Sights, Sounds, Adventures Await in Bartlesville

Out & About in Greater Tulsa By EMILY RAMSEY
Managing Editor

ORCHESTRAL SOUNDS: The Amici New York Orchestra, OK Mozart’s resident orchestra, performs at the Bartlesville Community Center during last year’s festival.

Courtesy OK Mozart

I am making it a goal to focus less on booking trips to faraway destinations and more on exploring what immediately surrounds me. One place on my list is Bartlesville, less than an hour’s drive from Tulsa.

With the lazy summer months upon us and the OK Mozart Festival looming, I think June will be the perfect time to make that short trip.

Here are some of my planned excursions:
OK Mozart runs June 6-13. I hope to drop in on opening day, which will feature free activities all day long. A fun run will start off the morning, followed by live music by the Corky Davis Country Swing Band and family activities, and an evening performance by the Tulsa Youth Orchestra at the Bartlesville Community Center.

I have always been drawn to Frank Lloyd Wright’s designs, particularly his prairie homes that endeavor to be one with nature. Though, Wright’s designs did not stop with homes. One example of that is the Price Tower, 510 Dewey Avenue. While Wright designed a number of skyscrapers, the 19-story Price Tower is the only one that was ever built. Price Tower received the American Institute of Architects 25-year Award and is on the National Register of Historic Places. The Price Tower Arts Center offers a variety of traveling art exhibitions and permanent exhibitions on Wright, Bruce Goff, and the Price Company and Tower. The building also features a 21-room boutique inn called the Inn at Price Tower and the Copper Restaurant and Bar. Future plans for the Price Tower Arts Center include an expansion of its educational program. The Price Tower Arts Center has currently commissioned world-renowned architect Zaha Hadid to create the new complex that will adjoin the Price Tower, complementing the symmetrical design of Frank Lloyd Wright. The building would include a new museum, library and exhibition hall.

Another architectural landmark is found on the campus of Oklahoma Wesleyan University: La Quinta Foster Mansion, 2201 Silverlake Road. The Foster Mansion was built for oilman H.V. Foster, once known as the wealthiest man west of the Mississippi. The mansion was designed by Kansas City architect Edward Buehler Delk, who also designed Tulsa’s Philtower and the Philbrook Museum of Art. The mansion was completed in 1932 on 152 acres. It is a 32-room, Spanish-style home, with 14 bathrooms and seven fireplaces. Upon Foster’s death in 1939, the mansion operated as various schools before being purchased by the Wesleyan Church. La Quinta now serves as the focal point of the campus and holds the school’s library and administrative offices. La Quinta Foster Mansion is listed on the National Register of Historic Places. The mansion includes hand-painted ceilings, a four-story tower offering sweeping countryside views, a fireplace surrounded by mosaic tiles that tell the story of Don Quixote, and an outdoor fountain and rose garden.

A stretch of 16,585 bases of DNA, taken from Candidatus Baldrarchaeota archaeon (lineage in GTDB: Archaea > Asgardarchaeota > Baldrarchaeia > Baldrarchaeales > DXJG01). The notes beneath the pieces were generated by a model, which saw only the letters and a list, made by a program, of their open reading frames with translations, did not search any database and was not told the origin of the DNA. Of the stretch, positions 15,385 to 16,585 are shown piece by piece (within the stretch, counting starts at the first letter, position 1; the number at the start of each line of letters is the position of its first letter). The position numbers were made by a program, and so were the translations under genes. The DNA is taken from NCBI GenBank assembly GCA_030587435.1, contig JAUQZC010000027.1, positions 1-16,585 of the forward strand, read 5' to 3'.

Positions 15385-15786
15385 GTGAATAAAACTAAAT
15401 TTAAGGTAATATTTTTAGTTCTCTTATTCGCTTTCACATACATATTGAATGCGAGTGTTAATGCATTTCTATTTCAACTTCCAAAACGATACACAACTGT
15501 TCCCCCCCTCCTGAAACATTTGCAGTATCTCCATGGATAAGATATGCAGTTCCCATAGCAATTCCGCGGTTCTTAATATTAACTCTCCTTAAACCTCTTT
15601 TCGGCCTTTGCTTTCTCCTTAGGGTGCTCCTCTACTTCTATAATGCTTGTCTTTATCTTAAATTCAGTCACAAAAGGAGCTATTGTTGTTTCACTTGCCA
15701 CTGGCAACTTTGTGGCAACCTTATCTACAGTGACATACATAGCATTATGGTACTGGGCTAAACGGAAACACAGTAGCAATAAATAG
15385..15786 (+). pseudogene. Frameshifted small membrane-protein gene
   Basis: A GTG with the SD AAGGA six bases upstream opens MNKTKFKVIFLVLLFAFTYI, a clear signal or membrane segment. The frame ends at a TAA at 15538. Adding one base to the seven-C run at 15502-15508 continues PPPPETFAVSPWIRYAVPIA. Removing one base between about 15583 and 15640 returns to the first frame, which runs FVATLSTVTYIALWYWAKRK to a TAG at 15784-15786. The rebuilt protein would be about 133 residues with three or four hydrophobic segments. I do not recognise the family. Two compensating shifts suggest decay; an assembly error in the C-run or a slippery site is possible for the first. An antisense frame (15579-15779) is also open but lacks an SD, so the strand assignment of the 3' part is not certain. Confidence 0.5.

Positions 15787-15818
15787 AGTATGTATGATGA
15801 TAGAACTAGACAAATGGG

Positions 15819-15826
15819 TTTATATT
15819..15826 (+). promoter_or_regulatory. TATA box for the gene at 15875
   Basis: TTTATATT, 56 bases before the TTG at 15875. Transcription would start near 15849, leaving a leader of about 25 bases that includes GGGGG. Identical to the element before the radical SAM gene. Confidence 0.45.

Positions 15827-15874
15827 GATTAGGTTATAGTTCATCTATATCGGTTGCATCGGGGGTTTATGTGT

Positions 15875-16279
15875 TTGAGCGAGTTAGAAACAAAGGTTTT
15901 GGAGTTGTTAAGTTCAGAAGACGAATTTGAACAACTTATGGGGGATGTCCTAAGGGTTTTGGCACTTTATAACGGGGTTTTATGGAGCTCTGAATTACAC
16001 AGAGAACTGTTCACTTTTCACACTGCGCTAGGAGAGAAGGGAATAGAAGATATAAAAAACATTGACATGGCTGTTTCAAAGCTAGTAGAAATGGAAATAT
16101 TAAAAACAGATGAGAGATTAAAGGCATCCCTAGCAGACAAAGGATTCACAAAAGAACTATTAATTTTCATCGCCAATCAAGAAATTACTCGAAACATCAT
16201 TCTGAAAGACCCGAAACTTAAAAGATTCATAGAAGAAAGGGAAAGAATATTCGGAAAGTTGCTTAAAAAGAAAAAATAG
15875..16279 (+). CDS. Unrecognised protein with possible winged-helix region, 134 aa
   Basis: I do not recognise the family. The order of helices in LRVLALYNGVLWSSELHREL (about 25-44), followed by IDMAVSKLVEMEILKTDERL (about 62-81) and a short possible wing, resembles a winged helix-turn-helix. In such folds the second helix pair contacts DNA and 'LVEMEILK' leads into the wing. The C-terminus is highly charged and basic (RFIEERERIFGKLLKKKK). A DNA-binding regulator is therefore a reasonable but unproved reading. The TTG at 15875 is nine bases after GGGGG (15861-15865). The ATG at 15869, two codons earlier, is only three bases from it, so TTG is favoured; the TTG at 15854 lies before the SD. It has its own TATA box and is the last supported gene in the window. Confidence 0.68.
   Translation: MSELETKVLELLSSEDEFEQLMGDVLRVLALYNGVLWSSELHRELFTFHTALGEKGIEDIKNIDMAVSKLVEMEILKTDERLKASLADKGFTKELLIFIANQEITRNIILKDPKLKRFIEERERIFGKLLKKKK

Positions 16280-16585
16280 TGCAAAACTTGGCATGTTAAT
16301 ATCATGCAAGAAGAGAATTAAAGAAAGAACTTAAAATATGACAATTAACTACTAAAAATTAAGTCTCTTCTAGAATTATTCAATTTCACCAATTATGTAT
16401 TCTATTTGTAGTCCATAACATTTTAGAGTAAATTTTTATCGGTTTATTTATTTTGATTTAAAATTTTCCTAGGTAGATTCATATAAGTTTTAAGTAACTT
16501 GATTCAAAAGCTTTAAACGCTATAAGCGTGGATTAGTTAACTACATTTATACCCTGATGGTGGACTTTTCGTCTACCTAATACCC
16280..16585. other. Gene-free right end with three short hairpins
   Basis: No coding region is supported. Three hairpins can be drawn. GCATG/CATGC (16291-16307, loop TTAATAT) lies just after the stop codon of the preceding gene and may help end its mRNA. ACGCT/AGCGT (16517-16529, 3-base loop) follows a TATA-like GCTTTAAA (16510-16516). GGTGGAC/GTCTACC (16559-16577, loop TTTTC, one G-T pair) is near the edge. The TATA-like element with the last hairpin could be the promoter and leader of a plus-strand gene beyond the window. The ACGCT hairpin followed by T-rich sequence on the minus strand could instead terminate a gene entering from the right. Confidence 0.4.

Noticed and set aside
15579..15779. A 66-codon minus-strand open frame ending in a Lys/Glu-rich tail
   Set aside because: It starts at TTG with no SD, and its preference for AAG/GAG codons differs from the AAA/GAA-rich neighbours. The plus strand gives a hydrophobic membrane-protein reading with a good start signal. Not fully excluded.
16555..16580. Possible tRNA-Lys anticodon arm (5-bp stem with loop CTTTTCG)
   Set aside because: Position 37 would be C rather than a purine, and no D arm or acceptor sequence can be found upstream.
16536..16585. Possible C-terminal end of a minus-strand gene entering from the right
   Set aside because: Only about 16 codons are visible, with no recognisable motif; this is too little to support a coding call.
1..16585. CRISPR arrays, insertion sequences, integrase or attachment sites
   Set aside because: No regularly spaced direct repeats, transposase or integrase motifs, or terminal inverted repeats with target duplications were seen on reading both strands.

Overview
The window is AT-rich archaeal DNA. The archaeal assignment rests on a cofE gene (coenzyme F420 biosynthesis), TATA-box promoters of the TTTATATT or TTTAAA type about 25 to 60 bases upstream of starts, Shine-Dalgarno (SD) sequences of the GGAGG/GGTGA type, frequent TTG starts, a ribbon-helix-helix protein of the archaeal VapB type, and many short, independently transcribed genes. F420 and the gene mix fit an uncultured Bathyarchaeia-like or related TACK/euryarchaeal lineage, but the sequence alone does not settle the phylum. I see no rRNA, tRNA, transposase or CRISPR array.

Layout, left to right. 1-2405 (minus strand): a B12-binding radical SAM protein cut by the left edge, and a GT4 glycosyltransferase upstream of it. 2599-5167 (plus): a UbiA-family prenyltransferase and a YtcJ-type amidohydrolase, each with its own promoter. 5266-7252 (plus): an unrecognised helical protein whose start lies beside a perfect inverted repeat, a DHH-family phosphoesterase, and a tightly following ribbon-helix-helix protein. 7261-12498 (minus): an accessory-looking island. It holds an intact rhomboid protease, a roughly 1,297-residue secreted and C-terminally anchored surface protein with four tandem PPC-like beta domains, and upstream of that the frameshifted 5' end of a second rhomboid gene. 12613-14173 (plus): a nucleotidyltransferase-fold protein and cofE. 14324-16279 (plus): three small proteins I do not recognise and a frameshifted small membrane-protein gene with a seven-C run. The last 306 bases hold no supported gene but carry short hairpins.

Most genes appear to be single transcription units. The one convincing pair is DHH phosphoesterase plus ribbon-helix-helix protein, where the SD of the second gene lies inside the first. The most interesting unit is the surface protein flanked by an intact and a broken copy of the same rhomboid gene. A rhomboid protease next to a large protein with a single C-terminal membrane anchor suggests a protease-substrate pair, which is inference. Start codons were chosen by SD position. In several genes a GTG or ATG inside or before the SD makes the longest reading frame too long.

The Sooner Park Play Tower, 200-400 Madison Blvd., features a spiral staircase to an observation deck that offers a sprawling view of the city. For families, this will surely be a highlight for the kids. The tower was originally a gift from Mrs. Harold C. Price (wife of founder of the H.C. Price Company) to the children of Bartlesville. The structure was designed by architect Bruce Goff and constructed in 1963. By the 1990s, however, the tower was closed due to deterioration. In 2014, to commemorate the tower’s 50-year anniversary, the city of Bartlesville determined to restore the tower, which took place in fall 2014, and children have been enjoying it ever since. The play tower reminds one of the space-age era and is one of Goff’s few public works of sculpture and embodies his legacy of architectural expressionism.

Take a stroll around downtown Bartlesville, which offers that quaint, nostalgic appeal that so many downtown areas create mixed with the feeling that you’re in a sizeable city center, as opposed to a one-horse town. Downtown Bartlesville is larger than many city’s single-road Main Streets and boasts a number of long-time family-owned restaurants and shops.

Even if I don’t choose to make an extended visit to Woolaroc museum and wildlife preserve, I always enjoy taking a driving around the grounds. Woolaroc was the country estate of oil baron Frank Phillips, founder of Phillips Petroleum Company and brother to Tulsa’s Waite Phillips. The area affords visitors the opportunity for a peaceful scenic drive to re-commune with nature. From early spring to late fall, the North Road Tour features a five-mile drive through some of the most beautiful portions of the Woolaroc preserve. The tour includes a stop at an authentic restoration of an 1840s Trader’s Camp where true-to-life mountain men offer a glimpse of early settler living. For those looking for more history, they can visit Woolaroc’s museum, which displays more than 55,000 pieces of Southwest art and other exhibits that depict the story of the American West. Other nature opportunities include Osage Hills State Park, an area that was once an Osage Indian settlement; the 18,000-acre Prairie National Wild Horse Refuge, established in 1989; and the Tallgrass Prairie Preserve, a 38,000-acre home to bison, deer, coyotes and other wildlife.

Updated 06-21-2015

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